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The inaugural 2020 ThousandEyes internet performance report, a first-of-its-kind study of the impacts of changing network usage due to Covid-19, has found that while global internet disruptions saw an unprecedented rise since lockdowns were introduced, not all outages were equal and more disruptions did not necessarily indicate systemic performance degradation.
Measuring performance over time, the internet and cloud intelligence company’s internet performance report assessed the availability and performance of internet-related networks, including those of internet service providers (ISPs), public cloud, content delivery network (CDN) and domain name system (DNS) providers.
The findings were based on data gathered from continuously monitoring bidirectional network performance such as latency, packet loss and jitter, between fixed vantage points connected to ISP networks in three global regions – North America, Europe and Asia-Pacific – as well as cloud inter-region performance for Microsoft Azure, Google Cloud Platform (GCP) and Amazon Web Services (AWS) within those same geographic regions.
ThousandEyes found that global internet disruptions saw an unprecedented rise, increasing by 63% in March compared with January, and remained elevated through the first half of 2020 compared with pre-pandemic levels. In June, 44% more disruptions were recorded compared with January.
Yet overall, the internet held up. Despite unprecedented conditions and an increase in network disruptions, internet-related infrastructures were found to have held up well, suggesting overall healthy capacity, scalability and the operator agility needed to adjust to unforeseen demands, said ThousandEyes.
Negative performance indicators, such as traffic delay, loss and jitter, generally remained within tolerable ranges, showing no evidence of systemic network duress.
Although the total number of outages increased across all regions, the impact on internet users varied. Following pre-pandemic patterns, a larger proportion of disruptions in Europe, the Middle East and Africa (EMEA) tended to occur during peak business hours as compared with North America, where a majority of large outages typically took place outside traditional business hours and may not have had a meaningful impact on internet users, said ThousandEyes.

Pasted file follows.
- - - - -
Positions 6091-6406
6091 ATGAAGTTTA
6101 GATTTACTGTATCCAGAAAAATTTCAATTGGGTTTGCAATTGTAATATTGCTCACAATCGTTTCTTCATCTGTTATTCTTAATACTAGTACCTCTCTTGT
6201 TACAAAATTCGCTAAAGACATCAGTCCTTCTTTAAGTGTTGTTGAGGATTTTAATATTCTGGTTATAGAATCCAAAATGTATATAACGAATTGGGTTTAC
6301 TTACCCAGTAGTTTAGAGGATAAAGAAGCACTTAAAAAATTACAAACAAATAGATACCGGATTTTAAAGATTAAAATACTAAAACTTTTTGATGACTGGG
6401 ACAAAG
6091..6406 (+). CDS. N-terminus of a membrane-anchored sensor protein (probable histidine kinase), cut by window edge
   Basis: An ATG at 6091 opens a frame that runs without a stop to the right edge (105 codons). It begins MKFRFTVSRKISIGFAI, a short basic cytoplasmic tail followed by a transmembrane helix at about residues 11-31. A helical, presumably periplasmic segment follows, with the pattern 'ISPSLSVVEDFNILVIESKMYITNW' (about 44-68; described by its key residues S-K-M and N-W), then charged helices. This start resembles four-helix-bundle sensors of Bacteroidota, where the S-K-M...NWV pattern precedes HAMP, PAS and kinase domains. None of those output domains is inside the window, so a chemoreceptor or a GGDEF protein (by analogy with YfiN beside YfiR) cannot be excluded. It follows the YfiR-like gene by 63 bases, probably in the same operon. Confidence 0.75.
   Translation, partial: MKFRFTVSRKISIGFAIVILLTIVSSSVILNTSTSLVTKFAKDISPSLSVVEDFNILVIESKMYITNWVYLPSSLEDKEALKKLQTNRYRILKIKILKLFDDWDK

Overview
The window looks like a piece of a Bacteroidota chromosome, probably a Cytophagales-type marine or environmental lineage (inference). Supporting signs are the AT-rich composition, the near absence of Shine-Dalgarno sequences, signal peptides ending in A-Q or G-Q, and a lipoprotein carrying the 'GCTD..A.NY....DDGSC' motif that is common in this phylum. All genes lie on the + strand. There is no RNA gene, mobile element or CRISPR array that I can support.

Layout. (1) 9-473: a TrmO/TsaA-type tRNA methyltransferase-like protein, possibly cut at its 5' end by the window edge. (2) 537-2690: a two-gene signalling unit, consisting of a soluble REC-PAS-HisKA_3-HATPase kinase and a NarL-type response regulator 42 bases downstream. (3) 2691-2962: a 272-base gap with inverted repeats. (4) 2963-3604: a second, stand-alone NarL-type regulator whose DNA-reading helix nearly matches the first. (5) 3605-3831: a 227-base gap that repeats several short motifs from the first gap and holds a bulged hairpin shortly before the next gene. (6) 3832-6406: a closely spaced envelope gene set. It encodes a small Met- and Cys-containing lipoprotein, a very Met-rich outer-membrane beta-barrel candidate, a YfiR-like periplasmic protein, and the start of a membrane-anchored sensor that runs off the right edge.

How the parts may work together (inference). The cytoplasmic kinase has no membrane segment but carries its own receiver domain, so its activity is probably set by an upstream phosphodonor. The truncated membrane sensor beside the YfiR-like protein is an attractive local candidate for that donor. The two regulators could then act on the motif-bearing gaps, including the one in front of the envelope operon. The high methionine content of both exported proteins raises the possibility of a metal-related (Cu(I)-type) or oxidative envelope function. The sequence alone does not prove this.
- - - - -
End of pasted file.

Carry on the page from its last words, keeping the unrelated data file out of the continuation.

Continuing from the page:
Increased network disruptions were also found to be caused by operator adjustments. Many of the network disruptions observed after February appeared to be related to network operators making more changes to their networks to compensate for changing traffic conditions.
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Looking regionally, the report identified ISPs in North America and Asia-Pacific (APAC) as having experienced the largest spikes in March 2020, at 65% for North America and 99% for APAC compared with January, and have since returned to levels typical of those regions. By contrast, in EMEA, outages continued to increase month on month, with 45% more disruptions in June than in January.
As regards who was supplying the most reliable infrastructure, ISPs were found to have been hit the hardest, while cloud provider networks demonstrated greater overall stability. Between January and July 2020, cloud providers experienced about 400 outages globally, compared with more than 4,500 in ISP networks. Relative to total outages, more than 80% occurred within ISP networks and less than 10% within cloud provider networks.
Angelique Medina, research author and director of product marketing at ThousandEyes, noted that the internet was inherently unpredictable and outages were inevitable even in normal conditions. “However, with the overnight transition to a remote workforce, remote schooling and remote entertainment that many countries experienced in March, we saw outages spike to unprecedented levels – especially among ISPs who seem to have been more vulnerable to disruptions than cloud providers,” she said.
Going forward, the research noted that after businesses and service providers scrambled to adjust, almost overnight, to work-from-home environments, there was a definite shift towards accommodating a more permanent scenario of serving a remote workforce. This, said the report, was creating a realignment of network infrastructure that will look very different from the pre-March set-up.